Take care to avoid interactions between oil and acids, if present, as these could saponify. Finalize all cleaning treatment by passivation.
In extreme cases, usually when the exchanger is operated at high temperatures, build-ups may not be easily removed by chemical treatment — re-tubing may be the only good option. As a rule of thumb, if more than 30% carbon by weight is present in a sample of the oil deposit, chemical treatment will not be successful.
Dirk Willard, consultant
A safety expert from headquarters surveyed our refinery's pressure relief system and took issue with a number of practices, including use of a check valve for thermal relief, connecting blowdown lines to the discharge of a pressure safety valve, and having several relief devices share a common discharge (Figure 1). Operations dismiss the expert's comments as quibbling to justify the survey and maintain nothing is wrong with the current solutions to these pressure relief problems. Please help me convince them these really are problems.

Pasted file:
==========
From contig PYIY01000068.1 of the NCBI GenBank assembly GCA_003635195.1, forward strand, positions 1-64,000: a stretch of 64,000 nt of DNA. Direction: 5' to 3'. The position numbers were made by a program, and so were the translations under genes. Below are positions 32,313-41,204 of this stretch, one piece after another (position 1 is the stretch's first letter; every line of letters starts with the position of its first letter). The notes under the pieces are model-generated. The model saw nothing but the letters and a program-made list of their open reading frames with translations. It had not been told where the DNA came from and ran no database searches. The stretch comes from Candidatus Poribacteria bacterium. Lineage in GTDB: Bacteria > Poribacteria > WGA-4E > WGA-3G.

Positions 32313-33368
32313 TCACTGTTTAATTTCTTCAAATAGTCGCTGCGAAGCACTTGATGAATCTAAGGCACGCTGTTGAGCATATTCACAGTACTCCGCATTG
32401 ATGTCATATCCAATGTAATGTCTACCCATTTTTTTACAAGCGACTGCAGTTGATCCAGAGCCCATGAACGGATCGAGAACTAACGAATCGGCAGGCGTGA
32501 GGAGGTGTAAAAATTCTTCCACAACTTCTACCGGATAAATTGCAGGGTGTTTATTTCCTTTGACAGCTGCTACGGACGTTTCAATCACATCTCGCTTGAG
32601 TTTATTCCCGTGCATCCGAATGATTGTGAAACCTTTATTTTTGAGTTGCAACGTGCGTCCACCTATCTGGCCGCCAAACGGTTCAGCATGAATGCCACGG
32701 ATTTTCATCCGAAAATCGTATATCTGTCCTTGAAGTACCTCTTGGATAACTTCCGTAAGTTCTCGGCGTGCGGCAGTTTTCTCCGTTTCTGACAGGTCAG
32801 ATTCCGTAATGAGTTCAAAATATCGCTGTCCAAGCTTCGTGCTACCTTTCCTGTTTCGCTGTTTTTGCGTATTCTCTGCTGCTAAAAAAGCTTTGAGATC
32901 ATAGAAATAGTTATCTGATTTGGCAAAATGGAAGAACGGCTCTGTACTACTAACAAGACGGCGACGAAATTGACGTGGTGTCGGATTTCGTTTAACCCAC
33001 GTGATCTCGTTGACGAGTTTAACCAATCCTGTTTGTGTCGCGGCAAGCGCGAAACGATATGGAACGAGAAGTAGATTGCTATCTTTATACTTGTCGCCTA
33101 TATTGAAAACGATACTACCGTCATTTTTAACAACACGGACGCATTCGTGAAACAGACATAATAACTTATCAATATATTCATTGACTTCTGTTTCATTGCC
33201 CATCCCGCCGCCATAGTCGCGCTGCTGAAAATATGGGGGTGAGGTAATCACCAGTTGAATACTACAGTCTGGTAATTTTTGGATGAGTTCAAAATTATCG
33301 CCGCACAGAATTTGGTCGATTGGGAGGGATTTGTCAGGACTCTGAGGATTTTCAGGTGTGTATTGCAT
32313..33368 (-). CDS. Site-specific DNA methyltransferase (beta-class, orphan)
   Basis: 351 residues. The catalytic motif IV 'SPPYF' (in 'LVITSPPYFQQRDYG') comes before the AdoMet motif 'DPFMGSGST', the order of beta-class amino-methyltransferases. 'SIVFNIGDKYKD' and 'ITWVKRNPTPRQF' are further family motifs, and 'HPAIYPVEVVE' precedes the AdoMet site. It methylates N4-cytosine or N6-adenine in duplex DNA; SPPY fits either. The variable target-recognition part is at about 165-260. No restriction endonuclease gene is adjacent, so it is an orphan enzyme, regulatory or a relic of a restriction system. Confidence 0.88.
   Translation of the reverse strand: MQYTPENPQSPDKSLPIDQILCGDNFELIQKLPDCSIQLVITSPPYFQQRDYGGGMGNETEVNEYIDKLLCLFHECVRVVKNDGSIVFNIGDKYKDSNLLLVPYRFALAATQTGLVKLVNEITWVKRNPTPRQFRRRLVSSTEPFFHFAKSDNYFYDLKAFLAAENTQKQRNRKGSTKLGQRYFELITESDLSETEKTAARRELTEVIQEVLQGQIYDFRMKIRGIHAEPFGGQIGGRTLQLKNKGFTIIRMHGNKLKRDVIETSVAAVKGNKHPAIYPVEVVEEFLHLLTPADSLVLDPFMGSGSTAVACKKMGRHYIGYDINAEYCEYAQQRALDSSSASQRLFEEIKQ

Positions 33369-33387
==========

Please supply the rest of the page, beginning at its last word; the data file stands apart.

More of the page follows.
Send us your comments, suggestions or solutions for this question by March 9, 2012. We'll include as many of them as possible in the April 2012 issue and all on ChemicalProcessing.com. Send visuals — a sketch is fine. E-mail us at ProcessPuzzler@putman.net or mail to Process Puzzler, Chemical Processing, 555 W. Pierce Road, Suite 301, Itasca, IL 60143. Fax: (630) 467-1120. Please include your name, title, location and company affiliation in the response.
And, of course, if you have a process problem you'd like to pose to our readers, send it along and we'll be pleased to consider it for publication.